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Priests de la Resistance!

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Who says you can't fight fascism in a cassock?

About the Author

The Reverend Fergus Butler-Gallie is Assistant Curate at Liverpool Parish Church and the author of A Field Guide to the English Clergy, a Best Book of the Year for The Times, Mail on Sunday and BBC History. He holds a bachelor's degree in history from the University of Oxford and a bachelor's degree in theology from the University of Cambridge. He once accidentally appeared on Only Connect. This is his second book.


'Fascinating...full of stories you may not know but which need to be heard'

-- Spectator, BOOKS OF THE YEAR

'This winter's best title is Fergus Butler-Gallie's work on wartime heroics by the clergy.'

-- Patrick Kidd, The Times

'A timely and uplifting book... An hugely enjoyable if slightly eccentric account of clerical heroism in the face of evil... [Butler-Gallie] achieves an inspiring effect through the sheer cumulative impact of so many brave decisions.'

-- Julian Coman, Observer

'... this book is a gripping story of bravery, derring-do and cunning in the face of Fascism... vividly told tales of 15 people who became caught up in the struggles against Fascism in Europe in the 1930s'

* Tablet *

'15 short, engaging essays... The reverend is a good writer with a light touch, and a natural storyteller.'

-- New Statesman

'... it is refreshing to read an unashamedly admiring study of priests and ministers who have put their lives on the line... readable and moving.'

-- BBC History Magazine

'Here the Reverend Butler-Gallie wittily profiles 15 "loose cannons" who stood up against fascism'.

-- Strong Words

'Butler-Gallie serves them and their stories well with background information, a fluent narrative style, and a fine eye for the quirky and telling personal or historical detail.'

-- Church Times

'As entertaining as it is erudite, this enthralling anthology presents a cornucopia of quirky, courageous Fascist-fighting clerics.'

-- LoveReading

'A field guide to 20th-century priests, monks and nuns from all over the world who were prepared to die for their faith and to die saving others... He proves it true that comedy and tragedy run side by side, and that some of the most unlikely people turn out to be saints and martyrs... Bracing and lively.'

* The Times *

'Deserves a wide readership. It could be argued that it took allegiance to a higher power than secular Messiahs to support resistance to the most hateful regimes of the 20th Century.'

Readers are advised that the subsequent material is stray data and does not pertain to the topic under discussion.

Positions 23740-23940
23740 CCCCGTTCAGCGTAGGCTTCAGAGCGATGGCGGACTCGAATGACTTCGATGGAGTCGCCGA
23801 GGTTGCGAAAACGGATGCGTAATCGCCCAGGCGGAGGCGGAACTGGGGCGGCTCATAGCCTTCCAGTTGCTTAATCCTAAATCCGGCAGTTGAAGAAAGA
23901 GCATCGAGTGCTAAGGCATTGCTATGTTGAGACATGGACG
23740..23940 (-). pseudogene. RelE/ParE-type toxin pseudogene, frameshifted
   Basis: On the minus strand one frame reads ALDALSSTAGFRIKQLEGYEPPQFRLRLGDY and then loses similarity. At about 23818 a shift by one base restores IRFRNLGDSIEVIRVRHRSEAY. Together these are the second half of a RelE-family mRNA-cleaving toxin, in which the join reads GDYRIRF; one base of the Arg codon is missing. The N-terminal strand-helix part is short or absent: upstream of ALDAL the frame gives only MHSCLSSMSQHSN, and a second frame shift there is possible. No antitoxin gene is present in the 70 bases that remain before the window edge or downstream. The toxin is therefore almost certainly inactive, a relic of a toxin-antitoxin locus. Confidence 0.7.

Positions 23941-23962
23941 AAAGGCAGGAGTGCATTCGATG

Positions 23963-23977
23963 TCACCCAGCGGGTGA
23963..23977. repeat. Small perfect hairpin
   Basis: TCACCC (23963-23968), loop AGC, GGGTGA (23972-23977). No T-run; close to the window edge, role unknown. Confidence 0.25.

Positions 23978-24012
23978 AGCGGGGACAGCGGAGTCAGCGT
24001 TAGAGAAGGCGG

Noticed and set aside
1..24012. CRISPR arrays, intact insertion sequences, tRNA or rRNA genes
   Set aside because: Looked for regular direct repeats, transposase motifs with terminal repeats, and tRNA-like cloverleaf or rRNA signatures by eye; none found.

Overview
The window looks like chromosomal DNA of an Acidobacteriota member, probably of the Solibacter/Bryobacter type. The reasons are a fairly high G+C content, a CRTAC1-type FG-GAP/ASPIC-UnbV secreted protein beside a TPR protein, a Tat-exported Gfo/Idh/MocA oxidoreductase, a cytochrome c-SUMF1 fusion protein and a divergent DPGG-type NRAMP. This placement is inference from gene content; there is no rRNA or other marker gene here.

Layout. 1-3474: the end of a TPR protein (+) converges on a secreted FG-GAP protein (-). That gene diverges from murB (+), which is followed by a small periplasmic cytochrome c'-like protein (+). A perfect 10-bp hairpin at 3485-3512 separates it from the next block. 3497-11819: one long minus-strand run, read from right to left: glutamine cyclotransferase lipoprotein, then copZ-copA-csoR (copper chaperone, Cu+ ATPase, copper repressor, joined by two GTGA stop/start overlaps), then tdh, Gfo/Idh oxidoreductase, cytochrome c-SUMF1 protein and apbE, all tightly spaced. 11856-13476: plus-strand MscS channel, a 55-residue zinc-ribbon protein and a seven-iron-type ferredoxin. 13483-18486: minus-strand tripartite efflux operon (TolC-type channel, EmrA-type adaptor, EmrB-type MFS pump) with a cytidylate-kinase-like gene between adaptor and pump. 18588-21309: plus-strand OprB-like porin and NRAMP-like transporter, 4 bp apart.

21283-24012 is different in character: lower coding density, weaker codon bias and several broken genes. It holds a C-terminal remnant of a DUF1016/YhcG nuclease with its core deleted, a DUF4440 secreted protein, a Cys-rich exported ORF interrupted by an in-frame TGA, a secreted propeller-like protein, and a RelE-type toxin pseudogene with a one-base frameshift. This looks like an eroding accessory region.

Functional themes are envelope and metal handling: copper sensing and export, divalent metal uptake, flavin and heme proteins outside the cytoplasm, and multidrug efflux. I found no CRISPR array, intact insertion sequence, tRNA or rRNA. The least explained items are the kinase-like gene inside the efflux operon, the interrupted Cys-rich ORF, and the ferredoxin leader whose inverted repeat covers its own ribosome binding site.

* Church of England Newspaper *

5* review: 'a joyful and funny book, about some fascinating, brave and at times eccentric characters, who did what was right because it was right, regardless of the potential personal cost... I was left wanting to know more about all of them.'

-- Sorted

'The history of Christianity during World War II is not pretty, as many leading Church figures collaborated with the Nazis and gave succour to anti-Semitism. A handful of religious people stood tall and met the challenge - the little-known men and women vividly described in these fascinating pages opposed both fascism and religious authority to fight the true good fight. If only there had been more like them!'

-- Matthew Cobb, author of The Resistance

Praise for A Field Guide to the English Clergy:

'A group biography of ecclesiastical nuttiness... All gloriously mad.'

'Eye-popping tales of lunacy, debauchery and depravity...Butler-Gallie knows whereof he writes, being a curate himself, and he has done a splendid job presenting a smorgasbord of most peculiar parsons.'

'We have...always kept a special haven for oddballs in the Church of England, as Fergus Butler-Gallie demonstrates in this entertaining compendium...Their foibles cover all bases from absentmindedness to epic drunkenness...I'm glad I read this one. It's a lot of fun.'

'Entertainingly erudite...But it is also a surprisingly profound work...For all its mischief, Butler-Gallie's work of lightly worn erudition is a paean to a great English institution, finely tuned to the temper of its representatives, good, bad and indifferent. We should treasure it more.'

'A humorous compendium of some of the oddball clergy who have served the Church over the centuries...These thumbnail portraits reveal a very broad church indeed.'

'The Church of England has produced some real oddballs in its time, and this is an entertaining gallop through several centuries' worth of them...Butler-Gallie has done his homework, digging out some rare gems...This is the story not just of eccentrics, but also of a leisured age that is no more.'

'Wonderfully entertaining...A hilarious yet thoughtful reminder that the Christian faith wasn't always thought incompatible with a sense of humour or a healthy bolshiness.'

'It may have the makings of a modern classic...Butler-Gallie chronicles not just Anglican follies, but also human weaknesses which we all share and with which we can perhaps sympathise.'

'This is a ridiculously enjoyable book: funny, compassionate, and wonderfully well-written.'

'A delightful, sympathetic, humorous and earthed cocktail of quirky English clergy.'

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